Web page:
The name Torrox is derived from an Arabic word meaning “tower”, though archaeological remains found at the mouth of the River Torrox point to settlements here as early as the 1st and 4th centuries.
Before the arrival of the Romans, the Phoenicians had also settled in the area, as they had at other points along the coast of Málaga. In any event, it was the Romans who made the first significant impact in the area. The Roman factory known as Claviclum was discovered thanks to the lighthouse keeper Tomás Garcîa Ruiz. Here, the Romans produced the famous "garum" (preserved fish) which was exported to Rome itself.
In 755, Prince Abd-el-Rahamn Ben Muawiya, the last representative of the Omeya dynasty, arrived in Torrox after landing at Almuñecar, fleeing from Damascus in order to meet up with his supporters in Al-Ándalus. Once here, he mustered a sizeable army which he led to Archidona, where he was proclaimed Emir of the believers in March 756. Abd-el-Rahman was the first independent Emir and Caliph of Córdoba. His dynasty, which lasted three centuries, saw the promotion of culture, commerce, agriculture and the arts. However, the Mozarabs (Christians who co-habited with their Muslim neighbours) living in Torrox were unhappy. This discontent led to them joining the insurrection known as the Mozarabic Uprising led by Ben Hafsun against the Caliphate of Córdoba in the late IX century. Caliph Abd-el-Rahman laid siege to Torrox Castle in 914, defeating and capturing the rebels and burning the boats which came to the shore in support of the besieged. The 11th century saw the appearance of a totally Muslim settlement that was a dependency of the Taha of Frigiliana.
Torrox was conquered by the Catholic Monarchs in 1487, following the capture of Vêlez-Málaga, though the conquest was not consolidated until the following year. In 1503, the Monarchs awarded it the title of Most Noble and Loyal Town of Torrox in a Royal Decree signed by Isabel 1st which authorised the building of a tower to protect the coast against the attacks of Berber pirates.
Records confirm that in the mid 19th century, the town was home to three flour factories, two oil factories, two pottery workshops, and factories producing liquor and sugar cane, the latter belonging to the Larios family. However, the earthquakes that shook the whole region in 1884 and 1885 wrought serious destruction in the town, the resulting crisis worsening to such an extent by the early 20th century that many local inhabitants emigrated to Argentina, primarily Buenos Aires.
Torrox is said to have been the birthplace of the Arabic leader Almanzor in 939, though this is an honour also claimed by Cortes de la Frontera. In any event, Torrox still retains the upper district of Almedina, the longest surviving remnant of the town’s Andalusî past. Like the rest of the towns and villages of the Axarquîa region, its urban design is typified by contrasts, minimal use of space and mysterious combinations and light and shade, though in Torrox these characteristics are especially marked. Calle Espadas and Calle La Bola are the main thoroughfares around which the rest of the town’s streets are laid out. Higher up, we find the 17th century Iglesia de Nuestra Señora de la Encarnación, which still retains one of the turrets of the former fortress, adjoining a house standing close to the Plaza de la Constitución.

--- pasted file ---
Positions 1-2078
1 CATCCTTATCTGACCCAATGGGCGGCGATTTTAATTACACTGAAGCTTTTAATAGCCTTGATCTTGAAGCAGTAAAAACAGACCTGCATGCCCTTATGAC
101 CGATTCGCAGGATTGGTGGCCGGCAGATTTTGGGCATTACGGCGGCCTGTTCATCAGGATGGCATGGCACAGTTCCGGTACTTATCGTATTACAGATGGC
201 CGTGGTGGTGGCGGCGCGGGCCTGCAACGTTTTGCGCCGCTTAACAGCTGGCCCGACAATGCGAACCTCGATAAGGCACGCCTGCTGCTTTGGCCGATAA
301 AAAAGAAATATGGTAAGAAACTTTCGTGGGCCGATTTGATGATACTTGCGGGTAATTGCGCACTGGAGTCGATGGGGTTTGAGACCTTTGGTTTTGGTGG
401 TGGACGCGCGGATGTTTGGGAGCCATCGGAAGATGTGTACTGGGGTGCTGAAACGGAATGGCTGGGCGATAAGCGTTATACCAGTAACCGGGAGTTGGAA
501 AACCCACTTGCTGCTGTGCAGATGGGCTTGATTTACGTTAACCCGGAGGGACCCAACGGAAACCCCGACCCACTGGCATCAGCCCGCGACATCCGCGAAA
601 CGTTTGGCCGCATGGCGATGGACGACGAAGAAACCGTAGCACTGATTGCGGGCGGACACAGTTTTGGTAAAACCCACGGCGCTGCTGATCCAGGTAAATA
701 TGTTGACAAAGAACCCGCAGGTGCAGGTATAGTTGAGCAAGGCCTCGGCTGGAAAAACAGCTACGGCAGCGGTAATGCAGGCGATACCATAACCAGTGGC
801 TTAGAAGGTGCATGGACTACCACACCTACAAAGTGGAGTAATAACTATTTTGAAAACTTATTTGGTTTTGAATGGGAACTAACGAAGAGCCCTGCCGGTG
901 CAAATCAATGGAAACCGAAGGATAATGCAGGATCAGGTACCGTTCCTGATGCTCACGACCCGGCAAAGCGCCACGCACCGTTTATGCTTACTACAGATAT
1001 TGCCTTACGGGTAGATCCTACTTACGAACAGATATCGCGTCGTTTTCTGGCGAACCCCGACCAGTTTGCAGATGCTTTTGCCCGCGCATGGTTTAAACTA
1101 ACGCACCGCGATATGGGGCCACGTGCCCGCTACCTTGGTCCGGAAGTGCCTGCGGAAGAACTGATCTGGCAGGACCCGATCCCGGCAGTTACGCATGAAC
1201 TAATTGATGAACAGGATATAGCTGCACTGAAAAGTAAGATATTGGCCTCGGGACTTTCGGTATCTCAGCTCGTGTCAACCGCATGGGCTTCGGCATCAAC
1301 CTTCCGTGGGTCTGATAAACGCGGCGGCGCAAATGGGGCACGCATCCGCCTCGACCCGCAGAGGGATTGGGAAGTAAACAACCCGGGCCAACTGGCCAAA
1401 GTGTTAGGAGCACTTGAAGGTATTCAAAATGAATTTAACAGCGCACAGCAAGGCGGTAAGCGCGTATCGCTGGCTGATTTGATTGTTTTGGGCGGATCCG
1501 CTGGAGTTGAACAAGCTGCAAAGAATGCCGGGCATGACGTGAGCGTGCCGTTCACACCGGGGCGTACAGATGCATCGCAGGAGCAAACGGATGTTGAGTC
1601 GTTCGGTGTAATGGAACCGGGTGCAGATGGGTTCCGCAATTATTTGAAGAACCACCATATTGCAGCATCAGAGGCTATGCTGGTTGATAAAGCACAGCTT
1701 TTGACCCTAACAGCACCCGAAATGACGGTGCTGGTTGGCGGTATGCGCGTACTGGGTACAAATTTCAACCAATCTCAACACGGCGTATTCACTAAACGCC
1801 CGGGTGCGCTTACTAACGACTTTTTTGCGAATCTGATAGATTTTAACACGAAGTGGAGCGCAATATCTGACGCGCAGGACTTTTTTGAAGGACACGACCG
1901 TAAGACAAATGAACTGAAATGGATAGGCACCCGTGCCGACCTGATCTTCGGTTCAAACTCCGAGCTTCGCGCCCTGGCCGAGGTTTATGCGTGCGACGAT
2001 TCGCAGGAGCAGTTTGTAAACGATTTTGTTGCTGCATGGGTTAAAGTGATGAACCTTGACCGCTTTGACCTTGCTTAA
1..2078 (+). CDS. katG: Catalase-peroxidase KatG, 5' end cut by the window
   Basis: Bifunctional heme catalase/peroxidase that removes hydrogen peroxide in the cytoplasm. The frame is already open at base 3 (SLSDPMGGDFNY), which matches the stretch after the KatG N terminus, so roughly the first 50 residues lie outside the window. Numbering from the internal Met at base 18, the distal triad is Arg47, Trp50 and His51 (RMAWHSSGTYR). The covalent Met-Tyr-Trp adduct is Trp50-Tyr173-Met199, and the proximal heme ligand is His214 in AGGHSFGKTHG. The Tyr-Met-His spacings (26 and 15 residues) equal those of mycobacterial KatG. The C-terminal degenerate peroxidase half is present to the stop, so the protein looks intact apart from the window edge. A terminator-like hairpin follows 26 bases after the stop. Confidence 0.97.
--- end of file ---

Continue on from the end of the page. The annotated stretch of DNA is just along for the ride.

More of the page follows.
Torrox’s economy is driven by two separate forces; on the one hand, the influence of tourism is evident in the coastal locations of Torrox-Costa, El Morche and Peñoncillo; on the other, traditional agriculture has been preserved, particularly in the greenhouses that stand close to the town itself, in which vegetables, fruit and tropical produce are grown, not forgetting almond trees that grow on terraces inaccessible to machinery or the hillside olive groves. In fact, in Torrox no-one forgets their roots; the town is noted for encouraging the expression of all aspects of its local culture, whether it be folklore, cuisine, architecture or mere superstition.
One environmental curiosity worthy of note is that the local countryside is home to a unique species, the monarch butterfly, now extinct in the rest of Europe. Tourism in the area is also based on another major natural resource: nine kilometres of relatively unexploited beaches. Rural tourism, mainly of German origin, is another key factor, and, as we said earlier, traditions die hard in Torrox, where a number of craft workshops are devoted to activities such as silk and cloth painting, glass pottery and woodwork.